Miraculously preserved: The Basilica of St Francis is the ‘grandest’ church in the town, according to Michael
The magnificent interior of the Basilica of St Francis, which houses some wonderful Giotto frescos
‘All this is just a 20-minute drive from Perugia airport, yet it feels as if I have travelled back centuries,’ Michael says of Assisi (above)
Emerging above ground again, you’ll find the huge, columned facade of the Temple of Minerva. Long ago converted into the Santa Maria sopra Minerva, it’s just one of many churches in town, the grandest of which is the Basilica of St Francis, built over the saint’s tomb and housing some wonderful Giotto frescos.
A pleasant 15-minute walk to the other side of town, the Basilica of Saint Clare has the original crucifix, dating to 1100 AD, that was said to have spoken to Francis. It seems an astounding survival, but there it is, hanging from the ceiling above your head.
Outside the city walls, the Basilica de Santa Maria degli Angeli is a huge church – the fifth biggest in Christendom – built over a small church, the Portiuncula. This chapel was where Francis and his first 12 companions used to pray. It is beautiful and strange, but by no means the strangest church here. That’s down in Valle Umbra, where the Santuario del Sacro Tugurio di Rivotorto encloses an 800-year-old stone bungalow venerated as ‘the sacred hovel’ – the first home for Francis and his colleagues.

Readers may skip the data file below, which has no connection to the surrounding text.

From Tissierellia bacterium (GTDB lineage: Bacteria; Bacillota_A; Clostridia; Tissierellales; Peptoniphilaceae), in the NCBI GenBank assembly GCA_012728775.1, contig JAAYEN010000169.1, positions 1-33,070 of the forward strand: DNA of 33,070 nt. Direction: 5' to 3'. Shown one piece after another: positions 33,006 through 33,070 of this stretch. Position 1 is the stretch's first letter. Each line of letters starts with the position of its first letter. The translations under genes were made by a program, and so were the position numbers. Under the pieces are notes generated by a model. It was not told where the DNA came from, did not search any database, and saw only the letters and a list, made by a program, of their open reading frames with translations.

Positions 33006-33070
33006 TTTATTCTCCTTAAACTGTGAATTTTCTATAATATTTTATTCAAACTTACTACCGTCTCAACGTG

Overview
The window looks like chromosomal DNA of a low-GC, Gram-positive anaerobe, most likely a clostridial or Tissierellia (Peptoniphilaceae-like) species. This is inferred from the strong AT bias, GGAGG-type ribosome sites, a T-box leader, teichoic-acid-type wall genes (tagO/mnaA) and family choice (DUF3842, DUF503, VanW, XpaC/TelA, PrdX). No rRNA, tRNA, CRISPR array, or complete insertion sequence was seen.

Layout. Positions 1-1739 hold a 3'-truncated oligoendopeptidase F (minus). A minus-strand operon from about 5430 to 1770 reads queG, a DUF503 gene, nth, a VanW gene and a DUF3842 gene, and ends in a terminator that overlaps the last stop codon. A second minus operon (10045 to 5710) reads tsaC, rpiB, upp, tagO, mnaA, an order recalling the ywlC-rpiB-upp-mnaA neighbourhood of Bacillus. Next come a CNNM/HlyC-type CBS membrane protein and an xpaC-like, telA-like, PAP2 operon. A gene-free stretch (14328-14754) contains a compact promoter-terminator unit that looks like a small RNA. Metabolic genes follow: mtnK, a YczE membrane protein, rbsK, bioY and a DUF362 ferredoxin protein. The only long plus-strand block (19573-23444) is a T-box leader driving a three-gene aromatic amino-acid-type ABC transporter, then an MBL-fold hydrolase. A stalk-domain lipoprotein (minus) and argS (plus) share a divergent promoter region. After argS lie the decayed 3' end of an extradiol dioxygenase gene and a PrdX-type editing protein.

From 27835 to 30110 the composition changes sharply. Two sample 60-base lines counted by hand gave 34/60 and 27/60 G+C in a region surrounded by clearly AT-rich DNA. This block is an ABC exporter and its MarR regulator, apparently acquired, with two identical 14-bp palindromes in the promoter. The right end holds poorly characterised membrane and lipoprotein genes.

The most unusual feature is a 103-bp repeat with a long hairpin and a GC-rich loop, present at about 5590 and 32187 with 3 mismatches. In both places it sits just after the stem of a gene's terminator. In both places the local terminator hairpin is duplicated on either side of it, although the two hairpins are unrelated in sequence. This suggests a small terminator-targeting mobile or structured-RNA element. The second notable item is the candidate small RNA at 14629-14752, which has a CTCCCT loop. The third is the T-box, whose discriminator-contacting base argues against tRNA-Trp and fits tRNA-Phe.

If you need a break from the basilicas, follow the saint out of town to the mountaintop monastery of La Verna, an hour and a half’s drive away and across the border with Tuscany.
The final section of the journey is a long climb into the eerie Casentinesi Forests National Park, home to wolves and wild boar.
Above is the Santa Maria sopra Minerva, which is ‘just one of many churches in town’
A day trip away from Assisi is the eerie Casentinesi Forests National Park (above), home to wolves and wild boar
This is still the landscape in which Francis walked, prayed and preached to the animals, in particular birds, creatures he believed were as much God’s creation as we are.
You can visit the cave he slept in and the place where, in 1224, he received the stigmata – the wounds of Christ – when a seraph appeared in a vision. The spot is marked by a stone and enclosed in a chapel.
If you can, find an hour or two at Perugia before you go home, specifically the Galleria Nazionale dell’Umbria. Sadly, last Sunday was the last day of Perugia’s famous annual chocolate festival. But console yourself with the thought that Saint Francis would approve of your restraint.
Michael Hodges was a guest of the National Gallery. Its Saint Francis Of Assisi exhibition runs from May 6 to July 30 (nationalgallery.org.uk/exhibitions/ saint-francis-of-assisi). Michael stayed at the Fontebella Palace Hotel, where B&B costs about £130 per night (fontebella.com).